Research 2003: Spirit of Inquiry
 MU Office of Research Home page. Year In Review. Technology Development. Sponsored Research. Instruction & Public Service. 2003 & Beyond.
   
  
 

Annual Report 2003 Query Tool

Investigators Reach New High in Research Expenditures

Cancer Imaging With Radiopharmaceuticals

Arthritis Rehabilitation Research and Training

A Home for Swine Studies

Rethinking Mathematics Instruction

Seeking Answers to Coronary Artery Disease

Director Named for LSC

Maize Genome Mapping Project Nears Completion

A Home for Swine Studies

Earlier this year the National Institutes of Health in Washington, D.C., awarded the University of Missouri-Columbia close to $10 million in research and construction grants for a one-of-a-kind center that will supply swine, and genetic material from swine, to researchers working to better understand a multitude of health issues.

"Because we had to compete against other major research institutions to receive this award, this is a particularly welcome recognition of our life sciences researchers and the expertise they bring to this campus," said Jim Coleman, vice provost for research. "This will be the only swine research center in the nation, and it will serve requests from all over the world. In addition, our own researchers will be working to solve some of the foremost health problems of the nation."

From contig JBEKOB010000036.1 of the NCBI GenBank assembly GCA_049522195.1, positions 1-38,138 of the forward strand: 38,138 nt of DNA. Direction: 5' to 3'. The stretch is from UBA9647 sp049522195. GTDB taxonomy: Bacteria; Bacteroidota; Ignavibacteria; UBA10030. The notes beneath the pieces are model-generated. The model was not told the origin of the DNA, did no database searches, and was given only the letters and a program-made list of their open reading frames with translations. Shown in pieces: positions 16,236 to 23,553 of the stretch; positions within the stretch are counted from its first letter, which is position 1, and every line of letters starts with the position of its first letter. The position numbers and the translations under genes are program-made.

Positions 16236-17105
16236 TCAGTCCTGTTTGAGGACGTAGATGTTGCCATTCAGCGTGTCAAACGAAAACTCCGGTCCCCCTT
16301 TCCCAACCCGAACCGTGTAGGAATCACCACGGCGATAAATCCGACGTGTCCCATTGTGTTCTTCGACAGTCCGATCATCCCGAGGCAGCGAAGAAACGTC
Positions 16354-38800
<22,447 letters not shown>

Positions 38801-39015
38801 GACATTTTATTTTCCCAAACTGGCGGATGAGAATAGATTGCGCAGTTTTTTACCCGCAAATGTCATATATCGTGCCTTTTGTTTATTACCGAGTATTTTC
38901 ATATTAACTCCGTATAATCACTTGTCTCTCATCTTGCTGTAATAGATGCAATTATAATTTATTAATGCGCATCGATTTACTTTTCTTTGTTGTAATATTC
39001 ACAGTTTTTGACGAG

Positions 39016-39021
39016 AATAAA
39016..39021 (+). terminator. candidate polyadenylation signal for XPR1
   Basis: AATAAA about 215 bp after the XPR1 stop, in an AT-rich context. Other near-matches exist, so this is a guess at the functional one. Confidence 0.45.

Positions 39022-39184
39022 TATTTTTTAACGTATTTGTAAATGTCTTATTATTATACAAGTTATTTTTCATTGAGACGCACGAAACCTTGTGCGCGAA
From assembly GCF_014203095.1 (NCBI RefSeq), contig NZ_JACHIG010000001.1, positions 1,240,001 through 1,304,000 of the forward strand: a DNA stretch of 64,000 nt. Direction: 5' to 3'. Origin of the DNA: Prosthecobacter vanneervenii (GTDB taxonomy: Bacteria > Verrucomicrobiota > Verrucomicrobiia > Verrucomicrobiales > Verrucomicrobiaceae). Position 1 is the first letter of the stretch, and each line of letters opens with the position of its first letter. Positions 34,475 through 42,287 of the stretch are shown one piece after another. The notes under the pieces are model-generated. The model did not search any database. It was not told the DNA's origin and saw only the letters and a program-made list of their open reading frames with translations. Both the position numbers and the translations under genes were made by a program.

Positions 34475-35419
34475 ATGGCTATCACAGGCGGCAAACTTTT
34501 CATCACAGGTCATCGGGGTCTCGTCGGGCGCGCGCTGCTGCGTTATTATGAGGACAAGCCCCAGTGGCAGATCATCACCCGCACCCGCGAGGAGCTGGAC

Swine share unique anatomic and physiological characteristics with people, thus making them ideal models for the study of human cardiovascular diseases and diabetes. Pig organs have also emerged as excellent candidates for transplantation into humans who are in need of life-saving organ replacements. MU was awarded $7.1 million to fund center operations, and $2.84 million to construct its building.

Current plans call for the center to be located southeast of the MU Animal Sciences Research Center. The new swine facility will function as both a repository and distribution hub for swine models used in a variety of research.

The center will contribute to a virtually limitless number of research projects. Three particular areas of emphasis will include: development of new transgenic pigs, improving cryopreservation and detection of pathogens. Faculty researchers Lela Riley, John Critser and Steve Kleiboeker from the College of Veterinary Medicine will join Randy Prather and Ed Rucker from the College of Agriculture, Food and Natural Resources to head up the facility's operations.

"While we will be a valuable resource to scientists, we also will be working on research projects and serving as a training ground for undergraduates and graduate students," Riley said. "The center will be invaluable in detecting pathogens in frozen sperm and embryos as well as to help us improve the preservation techniques that ensure genetic material from one specific line of animals is never lost."

 
   
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